Customers are very receptive when starting a new relationship, and this is where social media should be leveraged to helping create a strong foundation for customer trust.
Both the parties will love the personalized attention. The FIs need to make their on- boarding a hassle free experience. The most time-consuming activity of the whole purchase cycle is the KYC (Know your customer) process. The sensitive nature of this exercise definitely rules out complete automation, but here too social media can be utilized for new data points.
For a corporate customer, brand health reports can be obtained using social analytics tools. The FI can get to know about the community perception and the employee perception by scanning various influential forums where the company is always talked about.
Similarly, in the case of retail customers, FIs can use a person’s social profile on LinkedIn, Facebook and other sites to identify influences and other social characteristics.
Stage 5: Post-Purchase Evaluation
Customer service and retention activities are the prime focus at this stage. Once customers actually start using a product, service issues can be expected to varying degrees. Hence, it is vital for the organization to be easily accessible. Social media applications like Twitter can be used as official service channels.
By using social media as service channels, an organization can bring about real cost savings and also — considering that most retail users are hooked on one of these channels — shorten the adoption/learning curve.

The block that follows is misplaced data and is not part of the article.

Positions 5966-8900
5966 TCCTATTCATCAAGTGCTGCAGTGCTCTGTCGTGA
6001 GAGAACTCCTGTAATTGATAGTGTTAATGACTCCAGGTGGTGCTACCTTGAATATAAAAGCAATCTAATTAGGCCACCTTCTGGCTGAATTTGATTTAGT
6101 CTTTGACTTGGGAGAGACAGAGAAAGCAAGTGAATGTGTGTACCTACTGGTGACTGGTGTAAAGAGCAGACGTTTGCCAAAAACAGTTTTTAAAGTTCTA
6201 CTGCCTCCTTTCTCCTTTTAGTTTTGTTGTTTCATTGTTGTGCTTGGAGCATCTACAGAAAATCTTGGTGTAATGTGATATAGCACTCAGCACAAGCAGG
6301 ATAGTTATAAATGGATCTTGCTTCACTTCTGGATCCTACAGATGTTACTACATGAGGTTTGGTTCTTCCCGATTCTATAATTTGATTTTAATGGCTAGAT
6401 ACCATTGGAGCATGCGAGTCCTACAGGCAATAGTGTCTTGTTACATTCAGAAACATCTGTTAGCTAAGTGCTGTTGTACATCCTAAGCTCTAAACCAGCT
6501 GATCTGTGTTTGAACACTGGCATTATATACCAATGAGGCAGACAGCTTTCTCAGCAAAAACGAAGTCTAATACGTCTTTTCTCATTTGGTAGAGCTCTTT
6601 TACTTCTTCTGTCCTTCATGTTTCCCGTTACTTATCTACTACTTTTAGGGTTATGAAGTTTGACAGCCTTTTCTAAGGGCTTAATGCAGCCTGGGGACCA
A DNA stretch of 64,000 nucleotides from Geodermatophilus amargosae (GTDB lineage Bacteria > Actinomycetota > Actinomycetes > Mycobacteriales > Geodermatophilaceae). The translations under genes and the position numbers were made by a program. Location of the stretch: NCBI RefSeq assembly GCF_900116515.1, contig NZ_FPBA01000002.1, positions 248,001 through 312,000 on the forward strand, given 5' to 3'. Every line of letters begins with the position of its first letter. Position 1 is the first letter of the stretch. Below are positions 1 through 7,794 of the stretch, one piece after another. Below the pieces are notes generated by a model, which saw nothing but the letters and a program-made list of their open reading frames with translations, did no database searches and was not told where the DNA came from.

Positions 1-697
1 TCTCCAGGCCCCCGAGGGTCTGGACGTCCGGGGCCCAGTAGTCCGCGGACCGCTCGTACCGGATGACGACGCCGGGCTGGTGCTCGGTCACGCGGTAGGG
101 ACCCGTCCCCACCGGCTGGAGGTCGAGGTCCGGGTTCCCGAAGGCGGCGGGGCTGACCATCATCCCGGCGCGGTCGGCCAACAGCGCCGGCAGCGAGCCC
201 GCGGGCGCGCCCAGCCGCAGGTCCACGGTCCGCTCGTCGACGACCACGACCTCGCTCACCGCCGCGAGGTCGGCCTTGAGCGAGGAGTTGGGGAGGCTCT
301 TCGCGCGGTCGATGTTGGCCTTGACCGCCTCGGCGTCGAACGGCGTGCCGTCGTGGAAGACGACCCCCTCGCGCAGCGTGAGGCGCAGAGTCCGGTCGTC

The representation here speaks clearly about the scope of social media as an avenue. Going to this level, however, will require a clear strategy in terms of approach, design, execution and objectives.
This article has highlighted the practical use of social media applications throughout the buyer cycle for corporate and retail customers. The first step in this direction is to get familiar with social media and then connect the channel with CRM processes.
There may be challenges in seamlessly integrating the social media channel with the existing CRM system. However, given how the market is shaping up, CRM vendors and consulting provider/solution integrators will be ready to ease the way to social customer relationship management.
Nishith Gupta is an associate consultant with the enterprise solutions unit at Infosys Technologies, where he focuses on new go-to-market CRM solutions. Nishith blogs on Customer Retention, Social CRM and Campaign Management at theInfosys Blog on CRM.
This poses a real challenge in short form media (Tweets, Facebook status updates, or Foursquare check-ins). Here at CMP.LY we have been on the forefront of these issues. We have developed an emerging standard that makes compliance and disclosure straightforward.
CNN Money posted an article about CMP.LY and our solutions to transparency and accountablity yesterday:
The guidelines may be complex, but the solutions can be simple.